Here’s what I didn’t know about “color”

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This is part 2 of my series Here’s what I didn’t know about… in which I try to learn new things about CSS. This time I'm trying to find out what I didn’t know about the color property.

When setting the CSS color property, 2 things happen.

  1. The foreground color value of an element's text changes.
  2. The currentcolor value changes.
a {
color: #237680;
}

circle {
fill: currentColor;
}
<a href="#">
Hello World!
<svg height="30" width="30">
<circle cx="15" cy="15" r="10" fill="red" />
</svg>
</a>

Hello World!

currentColor is the default color value of some properties

Usually when I work with the border property, I change the width and color of the border. That’s probably why I’ve never noticed that the default value of border-color is currentColor.

.parent {
color: #ca3041;
border-style: solid;
}
<div class="parent">
yo!
</div>
yo!

So, if you change the color value of an element, its border color changes, too.
That’s the case for most properties that have a color.

text-emphasis-color

.parent em {
text-emphasis-style: "*";
}
WTF is text-emphasis?

text-shadow

.parent span {
text-shadow: 5px 10px;
}
yo!

text-decoration-color

.parent span {
text-decoration: overline underline;
}
yo!

caret-color

The user agent selects an appropriate color for the caret. This is generally currentcolor, but the user agent may choose a different color to ensure good visibility and contrast with the surrounding content, taking into account the value of currentcolor, the background, shadows, and other factors.

https://developer.mozilla.org/en-US/docs/Web/CSS/caret-color

input {
color: #ca3041;
}


outline-color

.parent span {
outline-style: dotted;
}
yo!

column-rule-color

.parent p {
columns: 3;
column-rule: solid;
}

I didn’t know that column-rule exists. How did I miss that?

Now that I've written it down, it absolutely makes sense and I guess I subconsciously knew how most of the properties behave, but I just wasn't aware. Now I am. :)

HSL colors

Yes, I know, HSL colors are not specific to the color property and they’ve been around for forever (IE 9+), but I’ve never used them and I don’t know how they work. Now is a good time to find out.

HSL (Hue, Saturation, Lightness) is an alternative representation of the RGB color model.

Hue

H is an angle of the color circle. It can be defined using 4 different units.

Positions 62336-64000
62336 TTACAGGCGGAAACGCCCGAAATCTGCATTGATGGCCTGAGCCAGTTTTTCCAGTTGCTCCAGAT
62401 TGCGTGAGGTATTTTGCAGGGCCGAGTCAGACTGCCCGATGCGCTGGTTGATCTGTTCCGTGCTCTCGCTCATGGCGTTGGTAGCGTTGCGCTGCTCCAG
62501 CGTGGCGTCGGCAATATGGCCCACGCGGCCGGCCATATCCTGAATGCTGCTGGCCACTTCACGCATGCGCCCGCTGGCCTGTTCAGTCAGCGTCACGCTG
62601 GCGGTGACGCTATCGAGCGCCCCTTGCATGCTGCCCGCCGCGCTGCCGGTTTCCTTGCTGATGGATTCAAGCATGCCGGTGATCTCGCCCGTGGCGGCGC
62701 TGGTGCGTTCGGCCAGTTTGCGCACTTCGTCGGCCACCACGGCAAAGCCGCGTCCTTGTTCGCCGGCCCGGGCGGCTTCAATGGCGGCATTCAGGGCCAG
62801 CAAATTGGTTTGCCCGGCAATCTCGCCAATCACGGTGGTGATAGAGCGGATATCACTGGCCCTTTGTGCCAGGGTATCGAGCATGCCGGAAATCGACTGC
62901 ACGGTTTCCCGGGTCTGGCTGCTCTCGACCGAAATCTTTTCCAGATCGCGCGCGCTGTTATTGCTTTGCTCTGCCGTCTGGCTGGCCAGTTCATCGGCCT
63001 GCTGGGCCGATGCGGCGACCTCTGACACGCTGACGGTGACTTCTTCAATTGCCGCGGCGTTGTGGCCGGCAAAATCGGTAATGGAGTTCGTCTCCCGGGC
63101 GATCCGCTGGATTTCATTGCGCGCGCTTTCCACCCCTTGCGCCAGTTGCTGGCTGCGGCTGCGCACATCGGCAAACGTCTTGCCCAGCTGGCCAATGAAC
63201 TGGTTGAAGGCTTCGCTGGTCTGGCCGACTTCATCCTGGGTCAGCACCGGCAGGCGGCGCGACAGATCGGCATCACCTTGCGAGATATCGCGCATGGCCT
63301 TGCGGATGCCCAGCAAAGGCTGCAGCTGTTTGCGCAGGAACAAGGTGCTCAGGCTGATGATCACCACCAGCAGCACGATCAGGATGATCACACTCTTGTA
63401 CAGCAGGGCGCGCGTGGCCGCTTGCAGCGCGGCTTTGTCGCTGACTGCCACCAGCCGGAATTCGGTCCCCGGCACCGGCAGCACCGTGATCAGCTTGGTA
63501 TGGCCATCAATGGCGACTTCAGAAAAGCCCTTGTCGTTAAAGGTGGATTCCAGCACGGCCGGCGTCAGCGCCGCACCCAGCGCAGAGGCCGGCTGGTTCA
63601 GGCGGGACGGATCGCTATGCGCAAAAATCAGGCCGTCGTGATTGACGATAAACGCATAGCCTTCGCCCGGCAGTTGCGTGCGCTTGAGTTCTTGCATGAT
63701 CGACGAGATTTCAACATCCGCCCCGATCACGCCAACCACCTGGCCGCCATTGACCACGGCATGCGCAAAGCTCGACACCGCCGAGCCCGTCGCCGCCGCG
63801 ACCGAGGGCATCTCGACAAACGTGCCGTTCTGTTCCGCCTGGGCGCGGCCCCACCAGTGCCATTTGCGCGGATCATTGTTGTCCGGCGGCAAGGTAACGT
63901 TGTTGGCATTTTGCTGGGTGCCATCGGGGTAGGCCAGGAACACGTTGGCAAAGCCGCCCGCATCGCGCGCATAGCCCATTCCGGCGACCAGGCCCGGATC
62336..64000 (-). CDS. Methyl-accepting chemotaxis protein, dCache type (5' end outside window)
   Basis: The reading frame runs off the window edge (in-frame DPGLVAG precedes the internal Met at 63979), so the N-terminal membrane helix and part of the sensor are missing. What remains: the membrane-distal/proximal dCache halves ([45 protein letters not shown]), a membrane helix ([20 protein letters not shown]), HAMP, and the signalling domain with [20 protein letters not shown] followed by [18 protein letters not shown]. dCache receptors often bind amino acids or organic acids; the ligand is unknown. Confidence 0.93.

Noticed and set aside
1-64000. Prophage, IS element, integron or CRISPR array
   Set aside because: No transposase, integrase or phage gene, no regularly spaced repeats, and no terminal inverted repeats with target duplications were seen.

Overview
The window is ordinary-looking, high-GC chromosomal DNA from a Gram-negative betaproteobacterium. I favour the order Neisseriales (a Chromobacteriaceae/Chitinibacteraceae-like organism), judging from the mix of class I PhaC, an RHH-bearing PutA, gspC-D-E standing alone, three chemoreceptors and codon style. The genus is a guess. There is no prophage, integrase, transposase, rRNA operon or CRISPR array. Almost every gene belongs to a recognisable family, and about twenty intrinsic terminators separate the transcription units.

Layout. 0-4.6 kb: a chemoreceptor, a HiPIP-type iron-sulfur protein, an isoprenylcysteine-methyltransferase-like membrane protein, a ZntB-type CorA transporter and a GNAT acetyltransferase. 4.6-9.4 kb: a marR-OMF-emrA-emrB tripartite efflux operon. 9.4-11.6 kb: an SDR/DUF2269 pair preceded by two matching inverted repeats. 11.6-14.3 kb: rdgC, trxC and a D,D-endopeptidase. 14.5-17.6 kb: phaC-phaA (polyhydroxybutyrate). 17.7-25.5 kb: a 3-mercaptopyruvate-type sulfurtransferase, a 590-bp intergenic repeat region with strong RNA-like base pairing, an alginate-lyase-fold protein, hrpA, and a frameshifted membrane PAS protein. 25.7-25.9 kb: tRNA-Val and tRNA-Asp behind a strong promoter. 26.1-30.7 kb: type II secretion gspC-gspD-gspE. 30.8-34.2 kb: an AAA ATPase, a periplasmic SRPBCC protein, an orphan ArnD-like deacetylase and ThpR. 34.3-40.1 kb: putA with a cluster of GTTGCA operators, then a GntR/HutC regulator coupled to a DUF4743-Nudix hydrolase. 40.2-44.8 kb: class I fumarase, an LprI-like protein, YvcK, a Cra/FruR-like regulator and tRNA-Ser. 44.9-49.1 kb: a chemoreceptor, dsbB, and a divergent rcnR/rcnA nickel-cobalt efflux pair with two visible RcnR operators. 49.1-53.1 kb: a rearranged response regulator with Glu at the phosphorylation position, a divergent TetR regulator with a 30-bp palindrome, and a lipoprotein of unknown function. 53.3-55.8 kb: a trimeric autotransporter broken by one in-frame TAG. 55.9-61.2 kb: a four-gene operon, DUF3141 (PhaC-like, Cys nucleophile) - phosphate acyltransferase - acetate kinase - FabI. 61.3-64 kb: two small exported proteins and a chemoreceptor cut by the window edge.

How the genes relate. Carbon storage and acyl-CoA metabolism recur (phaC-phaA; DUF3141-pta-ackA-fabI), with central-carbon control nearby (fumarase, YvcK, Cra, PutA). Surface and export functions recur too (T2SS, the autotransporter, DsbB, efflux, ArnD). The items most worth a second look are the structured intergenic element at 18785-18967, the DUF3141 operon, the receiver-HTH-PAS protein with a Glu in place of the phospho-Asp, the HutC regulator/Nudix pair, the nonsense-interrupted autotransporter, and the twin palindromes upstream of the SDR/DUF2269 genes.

deg (or unitless): a value between 0 and 360. Red: 0deg, Green: 120deg, Blue: 240deg.
rad: a value between 0 and 2π (~6.2832). (Red: 0rad, Green: 2.0944rad, Blue: 4.1888rad)
grad: a value between 0 and 400. (Re: 0grad, Green: 133.33grad, Blue: 266.66grad)
turn: a value between 0 and 1. (Re: 0grad, Green: 0.333turn, Blue: 0.6666turn)

For example, a right angle is 90deg = 100grad = 0.25turn ≈ 1.5708rad

This page about the <angle> CSS data type on MDN helped me better understand how these units relate.

Saturation

S is a percentage. 0% is fully unsaturated (gray), 100% is fully saturated.

Lightness

L is a percentage. 0% lightness is black, 50% lightness is default, and 100% lightness is white.

body {
background: hsl(0, 100%, 100%); /* = #FFFFFF */
}

hsl(0, 100%, 100%)

body {
background: hsl(0, 100%, 0%); /* = #000000 */
}

hsl(0, 100%, 0%)

body {
background: hsl(0, 100%, 50%); /* = #FF0000 */
}

hsl(0, 100%, 50%)

body {
background: hsl(0, 50%, 50%); /* = ##bf4040 */
}

hsl(0, 50%, 50%)

There’s also hsla, which adds support for a fourth parameter (alpha).

body {
background: hsla(0, 100%, 50%, 0.5); /* = rgba(255, 0, 0, 0.5)*/
}

hsla(0, 100%, 50%, 0.5)

CSS Colors Level 4 adds support for space-separated values.

body {
background: hsl(0 100% 50% / .15); /* = rgba(255, 0, 0, 0.15*/
background: hsl(0 100% 50% / 15%) /* = rgba(255, 0, 0, 0.15*/
}

hsl(0 100% 50% / 15%)

Many designers find HSL more intuitive than RGB, since it allows hue, saturation, and lightness to each be adjusted independently. HSL can also make it easier to create a set of matching colors (such as when you want multiple shades of a single hue).

https://developer.mozilla.org/en-US/docs/Web/CSS/color_value#HSL_colors

Thanks for reading ❤️. In part 3 I'll probably write about text-emphasis or column-rule 🙃.